- Don’t force dogs into the water. Instead, expose them to all different kinds of beaches – from busy doggy beaches to deserted lakeshores – and let them get comfortable in different settings. Never scold your dog for not going in the water.
- Protect their paws. If the hot sand hurts your feet, it will likely hurt theirs as well. Walk in the shade and have a blanket for them to lie on.
- Dogs need sun protection too! Setting up a beach umbrella will provide a shady place of respite. Apply child-friendly – or dog-friendly- sunscreen to their ears and nose and provide extra protection for fair, short haired dogs.
- Water everywhere and not a drop to drink! Chester occasionally likes to sample the lake’s finest, but we don’t encourage it. We bring a collapsible water dish with us and frequently offer him drinks.
- Safety first. Never swim out beyond your ability and make sure you stick by your dogs if they swim out. Enthusiastic dogs can easily tire out and you don’t want to be in over your head (in more ways than one!)
- Dog free zones. Respect the signage about dog free beaches and be sure to keep your dog leashed at all times and clean up after him.
- Speaking of leashes: Leather leashes and collars will be ruined by the water (especially salt water!) and retractable leashes will cause chaos when other dogs stop by to visit. A sturdy, 6 foot nylon leash and collar are perfect for the beach.
- Plan for fun. Sure, nothing can compare to the delicious delight of rotting kelp or splinter prone drift wood, but it never hurts to bring a backup toy. We have a brightly colored, floating foam stick with a rope attachment. It’s great for playing fetch and tug, is easy to see in the water, and the long rope makes it easy to grasp.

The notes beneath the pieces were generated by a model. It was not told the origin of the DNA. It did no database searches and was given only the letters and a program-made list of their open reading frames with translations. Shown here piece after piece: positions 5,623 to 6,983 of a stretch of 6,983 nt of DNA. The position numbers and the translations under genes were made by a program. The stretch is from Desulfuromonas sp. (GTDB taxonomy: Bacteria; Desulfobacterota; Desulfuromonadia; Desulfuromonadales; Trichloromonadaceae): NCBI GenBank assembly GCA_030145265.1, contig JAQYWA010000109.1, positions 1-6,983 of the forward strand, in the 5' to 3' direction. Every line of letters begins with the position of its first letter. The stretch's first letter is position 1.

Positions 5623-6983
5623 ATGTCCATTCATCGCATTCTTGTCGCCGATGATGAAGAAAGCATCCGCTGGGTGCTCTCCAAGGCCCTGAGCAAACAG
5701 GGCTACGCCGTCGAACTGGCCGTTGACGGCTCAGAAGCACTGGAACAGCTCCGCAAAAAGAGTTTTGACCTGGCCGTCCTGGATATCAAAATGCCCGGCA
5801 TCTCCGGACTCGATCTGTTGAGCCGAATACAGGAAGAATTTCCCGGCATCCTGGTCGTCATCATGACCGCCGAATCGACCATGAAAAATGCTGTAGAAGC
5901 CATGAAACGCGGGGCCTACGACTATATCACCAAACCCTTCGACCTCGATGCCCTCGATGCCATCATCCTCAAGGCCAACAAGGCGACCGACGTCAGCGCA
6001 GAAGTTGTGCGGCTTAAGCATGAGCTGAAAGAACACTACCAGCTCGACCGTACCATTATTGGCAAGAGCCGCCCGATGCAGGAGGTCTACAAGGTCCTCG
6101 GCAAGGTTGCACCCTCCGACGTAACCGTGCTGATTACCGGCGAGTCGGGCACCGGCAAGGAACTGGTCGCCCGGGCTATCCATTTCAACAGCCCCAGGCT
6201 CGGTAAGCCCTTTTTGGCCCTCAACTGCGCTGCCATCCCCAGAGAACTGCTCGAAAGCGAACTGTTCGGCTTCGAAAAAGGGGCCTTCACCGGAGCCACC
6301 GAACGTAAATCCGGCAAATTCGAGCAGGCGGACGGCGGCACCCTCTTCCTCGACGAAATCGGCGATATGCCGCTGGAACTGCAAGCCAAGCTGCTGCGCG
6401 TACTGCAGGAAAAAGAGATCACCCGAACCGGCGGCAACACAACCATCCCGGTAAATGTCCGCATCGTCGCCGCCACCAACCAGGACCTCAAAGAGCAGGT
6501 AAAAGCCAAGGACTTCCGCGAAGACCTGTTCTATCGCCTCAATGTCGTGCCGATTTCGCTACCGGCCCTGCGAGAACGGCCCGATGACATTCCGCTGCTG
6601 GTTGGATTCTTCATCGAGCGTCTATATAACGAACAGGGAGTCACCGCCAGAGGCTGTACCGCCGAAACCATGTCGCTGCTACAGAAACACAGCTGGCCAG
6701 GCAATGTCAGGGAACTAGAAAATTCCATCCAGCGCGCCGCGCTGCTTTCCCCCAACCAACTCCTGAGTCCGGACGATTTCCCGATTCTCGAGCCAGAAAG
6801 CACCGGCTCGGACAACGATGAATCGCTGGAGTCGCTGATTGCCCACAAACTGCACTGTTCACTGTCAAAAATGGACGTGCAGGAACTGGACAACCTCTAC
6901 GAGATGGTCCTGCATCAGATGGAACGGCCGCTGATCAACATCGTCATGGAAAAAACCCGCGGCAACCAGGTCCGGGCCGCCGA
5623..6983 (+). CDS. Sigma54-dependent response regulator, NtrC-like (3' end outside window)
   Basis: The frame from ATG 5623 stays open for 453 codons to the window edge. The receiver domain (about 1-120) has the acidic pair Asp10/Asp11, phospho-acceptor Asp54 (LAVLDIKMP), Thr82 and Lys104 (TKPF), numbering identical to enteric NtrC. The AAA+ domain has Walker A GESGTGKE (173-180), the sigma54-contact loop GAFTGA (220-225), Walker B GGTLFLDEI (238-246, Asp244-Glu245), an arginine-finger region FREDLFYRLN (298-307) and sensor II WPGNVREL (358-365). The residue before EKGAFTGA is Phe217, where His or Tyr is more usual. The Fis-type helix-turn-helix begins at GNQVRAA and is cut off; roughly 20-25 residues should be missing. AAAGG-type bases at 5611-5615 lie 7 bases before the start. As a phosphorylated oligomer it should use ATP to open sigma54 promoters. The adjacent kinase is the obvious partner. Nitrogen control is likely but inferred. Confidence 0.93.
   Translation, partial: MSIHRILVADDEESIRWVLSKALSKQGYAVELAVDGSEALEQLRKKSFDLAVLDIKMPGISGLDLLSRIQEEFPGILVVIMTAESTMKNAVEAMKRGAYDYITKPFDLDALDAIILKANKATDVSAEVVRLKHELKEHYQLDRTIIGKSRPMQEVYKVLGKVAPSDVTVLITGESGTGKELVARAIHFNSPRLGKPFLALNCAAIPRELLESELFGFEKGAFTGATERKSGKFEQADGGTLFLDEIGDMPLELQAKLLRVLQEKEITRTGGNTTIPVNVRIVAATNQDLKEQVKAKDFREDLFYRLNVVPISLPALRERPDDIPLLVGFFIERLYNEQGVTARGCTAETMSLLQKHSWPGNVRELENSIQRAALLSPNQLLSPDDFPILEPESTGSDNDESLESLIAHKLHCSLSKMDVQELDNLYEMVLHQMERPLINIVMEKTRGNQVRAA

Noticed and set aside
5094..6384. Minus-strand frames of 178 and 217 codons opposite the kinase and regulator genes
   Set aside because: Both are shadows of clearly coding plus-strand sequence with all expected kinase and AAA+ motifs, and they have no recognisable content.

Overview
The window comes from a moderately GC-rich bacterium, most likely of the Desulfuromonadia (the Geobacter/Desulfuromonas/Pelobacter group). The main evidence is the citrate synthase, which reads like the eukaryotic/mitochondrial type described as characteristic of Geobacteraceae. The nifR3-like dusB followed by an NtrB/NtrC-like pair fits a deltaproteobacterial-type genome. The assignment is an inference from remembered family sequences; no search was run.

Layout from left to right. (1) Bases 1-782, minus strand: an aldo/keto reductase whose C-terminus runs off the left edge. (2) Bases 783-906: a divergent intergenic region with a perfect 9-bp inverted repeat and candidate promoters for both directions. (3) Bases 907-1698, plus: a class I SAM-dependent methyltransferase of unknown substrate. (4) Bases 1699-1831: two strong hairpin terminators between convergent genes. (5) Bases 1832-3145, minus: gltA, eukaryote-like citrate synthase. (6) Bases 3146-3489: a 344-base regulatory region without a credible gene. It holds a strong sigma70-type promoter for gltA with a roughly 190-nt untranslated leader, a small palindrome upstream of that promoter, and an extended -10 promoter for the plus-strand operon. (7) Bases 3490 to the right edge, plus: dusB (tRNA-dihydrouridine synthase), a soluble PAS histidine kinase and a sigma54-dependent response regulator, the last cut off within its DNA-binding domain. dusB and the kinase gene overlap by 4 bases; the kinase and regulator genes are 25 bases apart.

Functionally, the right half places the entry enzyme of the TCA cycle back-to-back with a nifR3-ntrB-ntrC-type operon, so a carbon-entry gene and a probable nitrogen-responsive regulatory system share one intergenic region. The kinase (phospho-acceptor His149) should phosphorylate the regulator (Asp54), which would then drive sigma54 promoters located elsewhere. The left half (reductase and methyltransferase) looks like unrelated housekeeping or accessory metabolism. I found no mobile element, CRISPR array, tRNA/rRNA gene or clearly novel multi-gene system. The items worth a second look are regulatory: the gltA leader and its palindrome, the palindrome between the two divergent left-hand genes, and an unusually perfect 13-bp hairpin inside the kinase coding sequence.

- Dogs in boats. Chester discovered the fun of ridding in a power boat last summer. He was so unsure at first, but became addicted after this first ride. Just like a human, a dog should wear a lifejacket while in a boat or canoe.
- Year round fun. A lakeshore walk is lots of fun no matter what the season. Exercise extreme caution in winter. Every year in Canada, there are tragic reports of dogs who fall through thin ice and owners who perish trying to rescue them. If the ice is not safe for you, it’s not safe for your dog.
Vanessa Chiasson is TurnipseedTravel – an ocean loving Maritimer now settled as a freelance writer in Ottawa. Her diverse travels include Paris, where she ran a marathon, the coffee farms of Hawaii, and the national parks of Malawi. Next up? A round-the-world trip with 9 stops, including Turkey, Myanmar, and Australia.
TurnipseedTravel.com is passionate about great value -getting the absolute most for your hard earned dollars and days off. Our value travel philosophy tells you where to save, when to splurge, and how to make every moment count.
If you enjoyed these Dog Water Safety Tips for Sumer Travel, you may also enjoy these other pet travel related posts.